Apple Strudel


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Preparation info

  • Makes 1 strudel,


    • Difficulty


Appears in

Kaffeehaus: Exquisite Desserts from the Classic Cafes of Vienna, Budapest, and Prague


By Rick Rodgers

Published 2002

  • About

Truly one of the glories of the Austro-Hungarian kitchen, apple strudel deserves its place of honor. Use the hardest, tartest apples you can find—the farmers’ market may hold some unknown treasures. My strudel mentors told me “the uglier the apple, the better the strudel.” At any rate, choose apples that will hold their shape during baking, such as Golden Delicious or Pippin, and avoid those that fall apart when cooked, such as Jonathan and McIntosh. This is Wolfgang Leschanz’s recipe.


  • 3 tablespoons raisins
  • 2 tablespoons golden rum
  • cup plus 1 tablespoon sugar
  • ¼ teaspoon ground cinnamon
  • ½ cup (1 stick) unsalted butter, melted, divided
  • cups fresh bread crumbs
  • Strudel Dough
  • ½ cup coarsely chopped walnuts
  • 2 pounds tart cooking apples, peeled, cored, and cut into ½-inch-thick slices


  1. Mix the raisins and rum in a small bowl. Mix the sugar and cinnamon in another bowl.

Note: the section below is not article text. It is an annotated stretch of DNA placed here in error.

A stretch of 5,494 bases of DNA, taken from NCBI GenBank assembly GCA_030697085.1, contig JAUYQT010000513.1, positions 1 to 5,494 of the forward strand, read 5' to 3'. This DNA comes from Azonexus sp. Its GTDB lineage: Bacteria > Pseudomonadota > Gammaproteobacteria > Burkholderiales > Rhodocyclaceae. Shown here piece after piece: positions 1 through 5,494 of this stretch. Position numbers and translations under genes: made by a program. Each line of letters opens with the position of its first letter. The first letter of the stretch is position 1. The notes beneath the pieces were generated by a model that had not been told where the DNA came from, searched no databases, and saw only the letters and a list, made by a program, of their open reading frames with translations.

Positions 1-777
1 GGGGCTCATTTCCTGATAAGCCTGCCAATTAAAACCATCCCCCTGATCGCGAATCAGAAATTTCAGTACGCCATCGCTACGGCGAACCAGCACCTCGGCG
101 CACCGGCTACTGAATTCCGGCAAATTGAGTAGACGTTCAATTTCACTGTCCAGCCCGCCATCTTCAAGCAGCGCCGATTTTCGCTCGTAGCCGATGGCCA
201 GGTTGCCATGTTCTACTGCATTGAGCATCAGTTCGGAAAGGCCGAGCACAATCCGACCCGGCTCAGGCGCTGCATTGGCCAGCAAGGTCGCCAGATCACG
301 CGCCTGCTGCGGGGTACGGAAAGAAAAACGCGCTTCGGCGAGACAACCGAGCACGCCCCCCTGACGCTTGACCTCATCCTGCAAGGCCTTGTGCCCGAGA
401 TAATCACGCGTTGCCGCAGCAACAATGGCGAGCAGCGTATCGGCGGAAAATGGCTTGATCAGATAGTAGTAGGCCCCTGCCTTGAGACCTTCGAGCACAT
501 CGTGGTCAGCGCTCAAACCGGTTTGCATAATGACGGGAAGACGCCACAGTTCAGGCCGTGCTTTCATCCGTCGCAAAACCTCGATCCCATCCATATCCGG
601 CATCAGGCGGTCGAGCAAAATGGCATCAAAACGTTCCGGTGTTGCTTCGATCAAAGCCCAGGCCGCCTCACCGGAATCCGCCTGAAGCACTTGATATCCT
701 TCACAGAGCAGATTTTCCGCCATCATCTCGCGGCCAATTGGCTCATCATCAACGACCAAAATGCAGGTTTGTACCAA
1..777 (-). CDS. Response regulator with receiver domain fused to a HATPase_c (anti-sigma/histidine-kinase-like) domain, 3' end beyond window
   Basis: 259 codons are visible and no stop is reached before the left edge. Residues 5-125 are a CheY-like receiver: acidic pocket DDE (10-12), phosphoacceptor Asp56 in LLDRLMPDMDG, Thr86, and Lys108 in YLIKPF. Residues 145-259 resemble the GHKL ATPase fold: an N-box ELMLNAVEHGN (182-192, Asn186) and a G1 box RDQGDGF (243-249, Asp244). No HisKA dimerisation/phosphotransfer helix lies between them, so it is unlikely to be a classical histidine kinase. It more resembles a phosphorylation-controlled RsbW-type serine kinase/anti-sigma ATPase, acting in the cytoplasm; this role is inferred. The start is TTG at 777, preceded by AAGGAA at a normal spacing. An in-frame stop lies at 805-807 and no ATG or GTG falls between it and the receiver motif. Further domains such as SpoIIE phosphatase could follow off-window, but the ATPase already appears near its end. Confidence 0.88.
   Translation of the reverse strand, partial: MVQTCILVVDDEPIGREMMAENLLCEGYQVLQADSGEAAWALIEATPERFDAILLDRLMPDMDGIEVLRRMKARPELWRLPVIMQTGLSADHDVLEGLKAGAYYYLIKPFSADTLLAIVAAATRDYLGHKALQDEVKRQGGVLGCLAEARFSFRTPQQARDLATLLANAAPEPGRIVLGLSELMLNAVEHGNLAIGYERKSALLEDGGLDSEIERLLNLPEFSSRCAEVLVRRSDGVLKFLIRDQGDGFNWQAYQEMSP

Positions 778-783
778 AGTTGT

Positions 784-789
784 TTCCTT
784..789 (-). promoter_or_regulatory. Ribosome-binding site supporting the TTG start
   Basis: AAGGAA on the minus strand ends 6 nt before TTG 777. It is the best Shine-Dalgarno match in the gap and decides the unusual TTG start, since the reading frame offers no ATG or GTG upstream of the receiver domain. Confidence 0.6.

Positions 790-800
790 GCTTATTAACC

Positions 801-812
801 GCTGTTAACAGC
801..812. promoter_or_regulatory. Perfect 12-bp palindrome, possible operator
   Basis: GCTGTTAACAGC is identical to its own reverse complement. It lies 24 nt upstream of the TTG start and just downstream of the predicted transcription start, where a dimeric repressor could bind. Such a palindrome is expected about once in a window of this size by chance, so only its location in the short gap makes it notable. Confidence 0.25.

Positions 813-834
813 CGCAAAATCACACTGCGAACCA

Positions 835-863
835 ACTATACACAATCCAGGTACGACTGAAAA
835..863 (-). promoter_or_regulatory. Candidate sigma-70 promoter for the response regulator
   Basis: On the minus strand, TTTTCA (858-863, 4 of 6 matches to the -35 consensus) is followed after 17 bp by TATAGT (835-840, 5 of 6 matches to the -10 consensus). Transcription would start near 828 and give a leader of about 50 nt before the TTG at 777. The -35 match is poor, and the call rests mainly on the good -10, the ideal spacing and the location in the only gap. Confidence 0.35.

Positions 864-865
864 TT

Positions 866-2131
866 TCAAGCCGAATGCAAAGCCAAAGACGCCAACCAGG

2. Heat 3 tablespoons of the melted butter in a large skillet over medium-high heat. Add the bread crumbs and cook, stirring often, until golden and toasted, about 3 minutes. Transfer to a plate and set aside to cool completely.
  3. Position a rack in the upper third of the oven and heat to 400°F. Line an 18 X 13-inch halfsheet pan with parchment paper. Stretch and trim the strudel dough as described. Using your hands or a feather pastry brush (a bristle brush could tear the dough), spread about 3 tablespoons of the remaining melted butter over the dough. Sprinkle the bread crumbs over the dough. Spread the walnuts in a 6-inch-wide strip about 3 inches from the short edge of the dough. Toss the apples, the raisins with their rum, and the cinnamon sugar, and spread over the walnuts.
  4. Fold the short end of the dough onto the filling. Pick up the end of the tablecloth at the short end of the strudel, and lift the tablecloth to roll the strudel on itself. Lift the strudel (be brave— it’s sturdier than you think) and transfer to the baking sheet, curving it into a horseshoe to fit. Tuck the ends under the strudel. Brush the top of the strudel with the remaining melted butter, leaving any milk solids in the bottom of the saucepan or bowl.
  5. Bake until the strudel is deep golden brown, about 30 minutes. Cool for at least 30 minutes. Using a serrated knife, cut into thick slices, and serve warm or at room temperature.

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